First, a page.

Canning Tomatoes and Tomato Products

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Organisms that cause food spoilage - molds, yeasts and bacteria - are always present in the air, water and soil. Enzymes that may cause undesirable changes in flavor, color and texture are present in raw fruits.

When tomatoes are canned, they are heated hot enough and long enough to destroy organisms that can make people sick in addition to spoilage organisms. This heating (or processing) also stops the action of enzymes that can spoil food quality.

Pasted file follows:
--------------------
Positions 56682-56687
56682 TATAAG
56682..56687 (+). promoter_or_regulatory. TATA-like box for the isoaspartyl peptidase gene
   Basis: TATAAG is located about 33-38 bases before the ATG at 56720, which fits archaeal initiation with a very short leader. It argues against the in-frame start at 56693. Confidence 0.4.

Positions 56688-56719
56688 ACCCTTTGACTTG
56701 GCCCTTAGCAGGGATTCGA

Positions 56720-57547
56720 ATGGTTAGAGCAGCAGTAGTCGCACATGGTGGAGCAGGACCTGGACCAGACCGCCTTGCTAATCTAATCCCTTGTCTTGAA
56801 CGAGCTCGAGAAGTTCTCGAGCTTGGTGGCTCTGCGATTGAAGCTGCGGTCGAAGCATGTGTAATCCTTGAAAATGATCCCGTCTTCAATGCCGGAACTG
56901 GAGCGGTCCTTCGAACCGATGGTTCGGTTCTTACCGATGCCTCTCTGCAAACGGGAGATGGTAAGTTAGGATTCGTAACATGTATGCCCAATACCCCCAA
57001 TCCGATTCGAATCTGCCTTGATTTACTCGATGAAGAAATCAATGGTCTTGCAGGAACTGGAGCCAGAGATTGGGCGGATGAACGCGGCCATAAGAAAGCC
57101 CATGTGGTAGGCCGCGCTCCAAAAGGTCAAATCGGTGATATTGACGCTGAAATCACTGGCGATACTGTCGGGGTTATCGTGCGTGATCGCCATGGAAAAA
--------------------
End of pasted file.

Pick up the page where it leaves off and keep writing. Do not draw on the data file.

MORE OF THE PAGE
Tomatoes are treated as an acid food for canning purposes. Many tomato products may be safely canned in a boiling water canner. However, because some tomatoes can be slightly low-acid for canning purposes, added acid is required in the boiling water canning of plain tomatoes, juice and sauce.

Directions for canning a variety of tomato products are given on the following pages. Some recipes will give you the option of canning either in a pressure canner or in a boiling water bath. Some will give only boiling water bath times and others will give only pressure canning times. The recipes that specify only pressure canning have so many low acid ingredients added to them that they are only safe when canned in a pressure canner at the specified pressure.

Authors: 
Elizabeth L. Andress
Authors: 
Judy A. Harrison
Publisher: 
University of Georgia Cooperative Extension
Year: 
2010